14. 39alpha says:

    Simon-

    The US regulators are actually pretty good about making sure the airlines aren’t charging “extra” for non-optional stuff. They’re not even allowed to advertise fares without taxes nowadays (that changed a year or two ago). As you said, Europe is the home of the real bait-and-switch stories about fuel charges and such tacked on just before you actually buy the ticket.

    It’s actually kind of surprising since Europe in general has stronger consumer-protection laws than the US.

    • Simon says:

      That is indeed surprising but I guess it explains why customers in the US don’t have to deal with utter nonsense like “fuel surcharges”.

  15. Kyle says:

    Now while Bomb Sniffing dogs would not detect the suppose box cutters that fateful day what the non-existent dogs would detect would’ve been any traces of bomb materials if those EDS machines failed to do so that Bill Clinton gave funding too pretending he didn’t ignore the security recommendations.

    Then the 9/11 suspects would’ve been yanked to the back rooom which they would be patted down and possibly have the box cutters confisicated due to the dog being alerted so the pat down would not be all for nothing.

    If Bill Clinton funded money for a stronger connection between the FIB and CIA the airport officals would view the 9/11 suspects profiles and find out they are wanted.

    The news report would’ve been more like *Major Multi Airplane Terror Plot Foiled By Security!” with a bunch of BS about how good Clinton is.

  16. Kyle says:

    For some reason after typing all that the internet slowed to a crawl almost preventing me from posting even though it’s the middle of the night.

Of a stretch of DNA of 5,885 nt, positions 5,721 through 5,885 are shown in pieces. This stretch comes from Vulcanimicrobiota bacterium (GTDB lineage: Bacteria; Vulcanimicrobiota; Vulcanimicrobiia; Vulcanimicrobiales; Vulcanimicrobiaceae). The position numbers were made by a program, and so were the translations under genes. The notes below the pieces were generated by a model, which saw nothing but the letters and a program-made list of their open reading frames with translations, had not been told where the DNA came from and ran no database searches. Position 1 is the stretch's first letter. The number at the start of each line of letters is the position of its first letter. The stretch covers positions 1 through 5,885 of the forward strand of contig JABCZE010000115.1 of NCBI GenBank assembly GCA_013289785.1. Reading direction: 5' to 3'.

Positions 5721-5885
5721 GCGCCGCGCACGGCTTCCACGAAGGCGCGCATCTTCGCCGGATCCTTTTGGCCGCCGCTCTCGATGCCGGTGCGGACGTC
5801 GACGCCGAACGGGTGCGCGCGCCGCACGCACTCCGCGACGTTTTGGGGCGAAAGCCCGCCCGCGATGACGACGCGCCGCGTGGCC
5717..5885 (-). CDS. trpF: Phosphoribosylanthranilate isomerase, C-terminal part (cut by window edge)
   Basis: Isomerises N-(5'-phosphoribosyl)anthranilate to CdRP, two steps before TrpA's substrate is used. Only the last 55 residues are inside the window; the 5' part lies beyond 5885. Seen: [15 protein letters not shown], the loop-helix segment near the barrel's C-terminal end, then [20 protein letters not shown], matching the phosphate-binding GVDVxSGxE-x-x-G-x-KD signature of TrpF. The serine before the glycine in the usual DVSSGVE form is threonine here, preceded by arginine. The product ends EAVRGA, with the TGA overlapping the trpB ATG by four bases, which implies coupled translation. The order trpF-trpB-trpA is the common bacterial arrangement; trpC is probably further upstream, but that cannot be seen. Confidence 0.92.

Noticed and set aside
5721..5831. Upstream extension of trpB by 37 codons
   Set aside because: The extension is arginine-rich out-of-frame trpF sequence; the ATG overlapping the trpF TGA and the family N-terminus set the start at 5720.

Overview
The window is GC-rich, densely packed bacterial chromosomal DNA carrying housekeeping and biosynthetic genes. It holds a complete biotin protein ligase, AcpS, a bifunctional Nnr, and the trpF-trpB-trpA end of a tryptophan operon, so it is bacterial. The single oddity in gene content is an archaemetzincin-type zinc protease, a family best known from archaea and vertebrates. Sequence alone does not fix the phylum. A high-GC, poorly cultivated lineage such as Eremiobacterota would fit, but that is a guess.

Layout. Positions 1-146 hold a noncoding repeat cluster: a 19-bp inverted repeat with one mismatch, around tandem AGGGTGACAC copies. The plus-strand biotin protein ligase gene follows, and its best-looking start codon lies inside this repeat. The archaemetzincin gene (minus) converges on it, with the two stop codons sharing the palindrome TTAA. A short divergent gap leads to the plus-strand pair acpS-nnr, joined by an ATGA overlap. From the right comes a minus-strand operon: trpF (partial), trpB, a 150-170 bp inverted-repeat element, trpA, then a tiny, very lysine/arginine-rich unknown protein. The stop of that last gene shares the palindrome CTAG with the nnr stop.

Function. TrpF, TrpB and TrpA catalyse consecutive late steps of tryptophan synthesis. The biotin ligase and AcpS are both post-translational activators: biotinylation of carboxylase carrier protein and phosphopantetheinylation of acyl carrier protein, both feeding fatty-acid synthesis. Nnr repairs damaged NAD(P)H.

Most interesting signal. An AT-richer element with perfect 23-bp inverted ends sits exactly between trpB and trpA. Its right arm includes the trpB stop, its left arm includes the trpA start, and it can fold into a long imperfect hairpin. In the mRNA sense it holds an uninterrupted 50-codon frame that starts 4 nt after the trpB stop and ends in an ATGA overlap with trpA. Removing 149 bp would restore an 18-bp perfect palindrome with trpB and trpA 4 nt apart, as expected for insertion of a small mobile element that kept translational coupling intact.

Now the speed is back to normal on this post.

    I wonder if the government was throttling my connection for showing that article?

  17. Geoff G. says:

    I think the problem is that people have short-term memories – Fares today are higher than they were in 2005ish (as shown in the graph). So if someone complains about high fares and I reply “They’ve never been cheaper!” they’ll respond by saying they flew to Florida in 2005 for three-hundred bucks, and today it’s five-hundred, so fares are way higher and they miss the good ol’ days.

  18. Chris says:

    The only problem that I have with using fares the indicator for the “cost” of a flight – even with the fees included – is that they don’t count time as a cost. Sure, your ticket is less expensive now than it used to be, but you’re much less likely to be flying direct to your destination. Deregulation begat hubbing, which begat wasting time at ORD, ATL, DFW, etc. Add the increased potential for missed connections, and you start to get at the real time cost of deregulation and those cheap fares.

    Going onward from that, hubbing has also had some weird effects on airport constructions. Airports have had to go all-in to appease their hub carriers only to see them go bankrupt (TWA/STL) or simply leave (US/PIT). Ultimately, the cost of these white elephant runway and terminal projects is passed on to all Americans through the FAA subsidy system.

    Even large airports have needed to spend billions rearranging their runways to deal with the increased coordination of a hub-and-spoke system, while their number of passengers per aircraft movement has been dropping due to the prevalence of RJs.

    Not to mention how many small airports have lost virtually all of their service, rendering them burdens on smaller municipalities.

    Add in the hidden time and capital expenditure, and the picture may change drastically.

    • JamesP says:

      Really? If anything, it seems to me hub/spoke was the way *before* deregulation. It seems far easier to fly direct now than it did then.